Poundstone's three-dimensional outline of game theory mathematics sketches the life of its inventor, John von Neumann, and his role in Cold War policy-making. Photos.
Copyright 1993 Reed Business Information, Inc.
This very readable book is partly a biography of John von Neumann, partly a nontechnical history of the branch of mathematics known as game theory, and partly a description of some of the paradoxical findings that arise from that theory. Von Neumann was a brilliant mathematician who was the major figure in the Manhattan Project and later an active public figure. Thus, those portions of the book that deal with his life are interesting and informative. Those sections that deal with game theory use no mathematics beyond simple arithmetic and are thus fascinating, thought provoking, and easily accessible to the layperson. For all biography and science collections.
- Harold D. Shane, Baruch Coll., CUNY
Copyright 1992 Reed Business Information, Inc. --This text refers to an out of print or unavailable edition of this title.
As mentioned in other reviews, there are three separate stories - Cold War, von Neumann biography and game theory. I did not find them blending well. Read morePublished 3 months ago by Martin P. Cohen
This was an fun, non-technical book to read. It was filled with anecdotes and provided context to the genesis of game theory. Read morePublished 7 months ago by J RYAN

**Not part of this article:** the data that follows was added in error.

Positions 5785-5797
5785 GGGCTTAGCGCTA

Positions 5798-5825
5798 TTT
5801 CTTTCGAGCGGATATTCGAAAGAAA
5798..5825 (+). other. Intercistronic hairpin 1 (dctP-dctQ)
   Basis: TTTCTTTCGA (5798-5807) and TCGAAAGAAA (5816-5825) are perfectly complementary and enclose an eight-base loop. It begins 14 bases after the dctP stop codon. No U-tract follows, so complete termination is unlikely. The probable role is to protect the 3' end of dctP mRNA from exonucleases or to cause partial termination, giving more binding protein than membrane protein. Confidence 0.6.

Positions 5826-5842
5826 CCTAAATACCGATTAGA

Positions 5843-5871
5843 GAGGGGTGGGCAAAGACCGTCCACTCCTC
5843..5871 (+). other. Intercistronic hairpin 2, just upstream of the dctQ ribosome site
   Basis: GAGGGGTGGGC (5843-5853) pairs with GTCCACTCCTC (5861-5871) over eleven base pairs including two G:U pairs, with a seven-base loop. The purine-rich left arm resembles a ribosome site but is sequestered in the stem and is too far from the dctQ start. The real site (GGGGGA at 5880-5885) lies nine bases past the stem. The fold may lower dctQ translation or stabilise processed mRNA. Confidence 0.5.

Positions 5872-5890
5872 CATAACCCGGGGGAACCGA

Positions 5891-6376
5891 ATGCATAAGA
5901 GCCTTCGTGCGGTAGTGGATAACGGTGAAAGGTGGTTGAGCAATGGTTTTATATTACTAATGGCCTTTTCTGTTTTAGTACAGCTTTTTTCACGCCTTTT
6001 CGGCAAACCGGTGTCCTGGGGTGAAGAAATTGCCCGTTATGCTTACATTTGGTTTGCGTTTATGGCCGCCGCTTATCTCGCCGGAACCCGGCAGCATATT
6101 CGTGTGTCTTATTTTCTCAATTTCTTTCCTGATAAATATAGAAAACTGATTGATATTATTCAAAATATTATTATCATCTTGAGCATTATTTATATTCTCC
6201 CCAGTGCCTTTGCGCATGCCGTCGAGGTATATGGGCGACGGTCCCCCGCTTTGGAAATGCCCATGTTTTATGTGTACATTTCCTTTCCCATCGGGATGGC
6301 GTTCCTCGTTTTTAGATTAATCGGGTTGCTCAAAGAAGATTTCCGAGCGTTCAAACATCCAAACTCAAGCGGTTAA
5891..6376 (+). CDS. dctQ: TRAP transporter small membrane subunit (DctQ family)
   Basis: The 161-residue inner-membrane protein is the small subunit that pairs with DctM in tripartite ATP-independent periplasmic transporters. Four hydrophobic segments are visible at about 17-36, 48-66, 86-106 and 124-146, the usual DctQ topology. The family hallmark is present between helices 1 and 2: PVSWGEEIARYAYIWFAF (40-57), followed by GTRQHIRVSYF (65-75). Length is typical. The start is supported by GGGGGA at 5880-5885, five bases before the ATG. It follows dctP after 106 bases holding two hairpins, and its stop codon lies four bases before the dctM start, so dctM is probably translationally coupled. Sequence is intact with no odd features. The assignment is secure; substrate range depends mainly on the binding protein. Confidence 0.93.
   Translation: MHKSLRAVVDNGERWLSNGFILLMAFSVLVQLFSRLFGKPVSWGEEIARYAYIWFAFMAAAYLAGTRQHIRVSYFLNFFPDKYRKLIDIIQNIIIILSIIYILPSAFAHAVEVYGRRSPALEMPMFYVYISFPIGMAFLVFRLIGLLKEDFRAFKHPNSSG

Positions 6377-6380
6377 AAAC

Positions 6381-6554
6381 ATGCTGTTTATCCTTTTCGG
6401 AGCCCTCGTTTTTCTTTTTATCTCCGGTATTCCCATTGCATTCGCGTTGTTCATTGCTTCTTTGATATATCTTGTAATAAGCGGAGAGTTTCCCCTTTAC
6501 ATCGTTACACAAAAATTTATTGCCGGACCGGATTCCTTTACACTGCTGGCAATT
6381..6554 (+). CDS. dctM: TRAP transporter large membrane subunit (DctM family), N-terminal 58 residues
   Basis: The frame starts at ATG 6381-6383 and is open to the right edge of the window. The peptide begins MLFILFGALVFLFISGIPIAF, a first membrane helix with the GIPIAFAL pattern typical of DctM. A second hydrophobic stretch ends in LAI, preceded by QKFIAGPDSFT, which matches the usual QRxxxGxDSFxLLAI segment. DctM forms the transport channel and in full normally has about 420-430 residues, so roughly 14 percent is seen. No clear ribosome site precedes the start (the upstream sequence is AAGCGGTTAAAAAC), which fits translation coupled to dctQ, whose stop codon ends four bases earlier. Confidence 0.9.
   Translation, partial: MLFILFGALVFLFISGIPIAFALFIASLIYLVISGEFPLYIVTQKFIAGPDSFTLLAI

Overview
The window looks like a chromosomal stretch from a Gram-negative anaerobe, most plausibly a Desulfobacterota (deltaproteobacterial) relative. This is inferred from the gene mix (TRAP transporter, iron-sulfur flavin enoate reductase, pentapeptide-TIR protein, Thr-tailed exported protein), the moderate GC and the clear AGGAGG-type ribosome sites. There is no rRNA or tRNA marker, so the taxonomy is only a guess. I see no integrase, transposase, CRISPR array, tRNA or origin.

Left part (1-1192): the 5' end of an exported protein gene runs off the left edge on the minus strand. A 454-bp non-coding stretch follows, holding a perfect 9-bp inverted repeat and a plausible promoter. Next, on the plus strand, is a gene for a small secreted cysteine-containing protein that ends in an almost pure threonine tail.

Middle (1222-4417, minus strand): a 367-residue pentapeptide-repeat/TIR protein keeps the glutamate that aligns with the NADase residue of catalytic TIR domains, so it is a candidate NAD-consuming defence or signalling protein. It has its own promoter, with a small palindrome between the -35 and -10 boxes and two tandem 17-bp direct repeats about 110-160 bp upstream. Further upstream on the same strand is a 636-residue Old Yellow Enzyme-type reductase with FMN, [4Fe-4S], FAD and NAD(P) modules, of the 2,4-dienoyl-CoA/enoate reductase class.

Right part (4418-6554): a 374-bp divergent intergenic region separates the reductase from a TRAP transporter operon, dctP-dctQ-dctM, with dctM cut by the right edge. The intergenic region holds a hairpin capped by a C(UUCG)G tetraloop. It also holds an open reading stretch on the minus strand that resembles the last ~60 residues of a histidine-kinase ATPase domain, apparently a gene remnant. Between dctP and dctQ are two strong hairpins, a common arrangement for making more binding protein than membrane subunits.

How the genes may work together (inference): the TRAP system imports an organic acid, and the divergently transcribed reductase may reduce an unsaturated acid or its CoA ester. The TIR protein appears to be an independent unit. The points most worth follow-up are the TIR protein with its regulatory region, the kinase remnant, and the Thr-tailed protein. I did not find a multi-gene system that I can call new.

A good read for the lover of von Neumann's work in his too-short life. I would've liked more detail into the nature of non-zero-sum games, but this more a biography than... Read morePublished 7 months ago by Tristan - New York
Dear fellow readers.
I Iove this book it adds to my library on Johnny Von Neuman and those parts of the book covering The Prisoner' s Dilemma add to the rudimentary... Read more
I didn't enjoy this book nearly as much as I thought I would. It got rave reviews, perhaps that's the problem my expectations were to high but I didn't find it very interesting. Read morePublished 11 months ago by Fred Nietzsche
The book intertwines three totally different subjects and to a degree that works well.
The book's take on historic cold war events is superficial. Read more